Skool’s calendar function helps schedule events like Q&A calls, which are automatically converted to each member’s local timezone. This feature ensures that all members can easily keep track of events.

Skool Review: What I Loved about It

1. The interface.

It’s simply gorgeous. Lean and aesthetic like a freaking olympic swimmer.

In a world where every software seems to be trying to do as much as humanly possible, Skool is keeping it lean and easy to navigate.

They’ve focused on making the tool extremely easy to use for community members and easy enough to use for us community builders.

2. The leaderboard.

The gamification of the program is what brings everything together. So many online courses lack any resemblance of community. Skool is completely different, and the leaderboard and tiers make it that way.

3. The simplicity.

This is a pro for some and a con for others. Part of what makes it simple also makes it limited in some functionality you might want.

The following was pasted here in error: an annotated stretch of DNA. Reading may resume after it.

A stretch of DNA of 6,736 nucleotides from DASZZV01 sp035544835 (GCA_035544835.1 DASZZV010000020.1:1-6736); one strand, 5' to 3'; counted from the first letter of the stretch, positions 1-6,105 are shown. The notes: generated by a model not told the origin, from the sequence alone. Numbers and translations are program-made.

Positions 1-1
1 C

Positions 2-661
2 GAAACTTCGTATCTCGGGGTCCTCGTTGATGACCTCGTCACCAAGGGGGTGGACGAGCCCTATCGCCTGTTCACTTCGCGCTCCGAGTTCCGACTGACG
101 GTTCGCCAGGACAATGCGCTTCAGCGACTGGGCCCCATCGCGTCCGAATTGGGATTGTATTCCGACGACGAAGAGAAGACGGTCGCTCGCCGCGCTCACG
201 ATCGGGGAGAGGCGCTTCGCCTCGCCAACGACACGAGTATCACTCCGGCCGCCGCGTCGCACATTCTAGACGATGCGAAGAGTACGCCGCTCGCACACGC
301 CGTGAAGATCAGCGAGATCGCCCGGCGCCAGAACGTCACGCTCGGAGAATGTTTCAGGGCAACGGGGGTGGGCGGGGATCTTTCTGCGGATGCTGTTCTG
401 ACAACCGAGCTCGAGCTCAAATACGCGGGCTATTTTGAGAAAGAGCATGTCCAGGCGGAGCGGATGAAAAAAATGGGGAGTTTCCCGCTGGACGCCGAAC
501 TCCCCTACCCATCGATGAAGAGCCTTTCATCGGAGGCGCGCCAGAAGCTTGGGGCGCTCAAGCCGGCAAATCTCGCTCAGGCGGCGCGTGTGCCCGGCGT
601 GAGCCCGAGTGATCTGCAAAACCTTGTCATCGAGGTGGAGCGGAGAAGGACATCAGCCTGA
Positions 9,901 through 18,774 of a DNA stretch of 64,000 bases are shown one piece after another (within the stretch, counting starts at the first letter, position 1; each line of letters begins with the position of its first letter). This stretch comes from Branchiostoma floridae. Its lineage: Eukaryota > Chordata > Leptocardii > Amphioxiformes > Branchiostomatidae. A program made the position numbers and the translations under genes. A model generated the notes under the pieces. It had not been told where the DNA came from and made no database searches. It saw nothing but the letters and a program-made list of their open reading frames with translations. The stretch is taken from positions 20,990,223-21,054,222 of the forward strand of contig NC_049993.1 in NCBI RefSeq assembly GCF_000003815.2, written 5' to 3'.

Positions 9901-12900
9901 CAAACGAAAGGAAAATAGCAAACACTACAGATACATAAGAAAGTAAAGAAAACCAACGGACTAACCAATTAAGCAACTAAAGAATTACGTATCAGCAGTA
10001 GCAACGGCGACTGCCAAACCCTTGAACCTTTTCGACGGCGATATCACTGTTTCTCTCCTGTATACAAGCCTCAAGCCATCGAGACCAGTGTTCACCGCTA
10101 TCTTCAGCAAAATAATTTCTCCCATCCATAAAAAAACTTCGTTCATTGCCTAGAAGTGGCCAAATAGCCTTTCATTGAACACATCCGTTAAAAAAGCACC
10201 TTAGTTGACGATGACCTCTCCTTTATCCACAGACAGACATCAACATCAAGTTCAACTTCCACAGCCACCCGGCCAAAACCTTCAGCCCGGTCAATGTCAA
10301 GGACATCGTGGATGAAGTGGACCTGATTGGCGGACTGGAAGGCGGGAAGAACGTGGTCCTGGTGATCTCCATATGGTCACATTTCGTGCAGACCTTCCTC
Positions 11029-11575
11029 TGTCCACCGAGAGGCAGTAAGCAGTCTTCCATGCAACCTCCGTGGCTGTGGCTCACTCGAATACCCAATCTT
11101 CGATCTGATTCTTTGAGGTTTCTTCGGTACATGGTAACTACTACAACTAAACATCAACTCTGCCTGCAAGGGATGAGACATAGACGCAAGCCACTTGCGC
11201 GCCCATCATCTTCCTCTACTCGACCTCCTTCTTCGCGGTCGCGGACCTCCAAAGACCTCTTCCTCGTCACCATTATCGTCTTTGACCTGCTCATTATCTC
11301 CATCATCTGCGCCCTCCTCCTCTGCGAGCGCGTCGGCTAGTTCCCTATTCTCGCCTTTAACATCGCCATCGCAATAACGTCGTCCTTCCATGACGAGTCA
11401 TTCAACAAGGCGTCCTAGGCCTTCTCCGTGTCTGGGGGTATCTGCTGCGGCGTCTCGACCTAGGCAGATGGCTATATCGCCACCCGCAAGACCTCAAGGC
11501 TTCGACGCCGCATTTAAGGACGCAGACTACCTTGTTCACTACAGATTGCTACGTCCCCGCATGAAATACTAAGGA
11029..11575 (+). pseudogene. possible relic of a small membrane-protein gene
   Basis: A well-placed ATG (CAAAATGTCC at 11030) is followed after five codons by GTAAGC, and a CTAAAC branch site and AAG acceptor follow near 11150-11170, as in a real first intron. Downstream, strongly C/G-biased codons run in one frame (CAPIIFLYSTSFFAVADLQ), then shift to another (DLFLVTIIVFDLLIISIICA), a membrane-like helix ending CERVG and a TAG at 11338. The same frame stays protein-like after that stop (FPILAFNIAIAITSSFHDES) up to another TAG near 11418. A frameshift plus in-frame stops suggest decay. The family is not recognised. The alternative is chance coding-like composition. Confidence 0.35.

One thing I’ve learned though over my years of buying, using, and reviewing software is that most features go completely unused and having more features can, ironically, lead to a poor user experience. Sometimes doing “just enough,” is perfect.

4. Broadcast to members.

Unlike places like Facebook that are flooded with notifications from groups, pages, and friends vying for attention, Skool admins can email their members with post updates. They can also notify them via the Skool app. This is an amazing way to reach your community with a much higher rate of attention.

Skool limits the ability to broadcast to your list via email to 1x every 72 hours, but that is plenty, and it doesn’t cost you anything else. You don’t need to integrate another email marketing software to send broadcasts.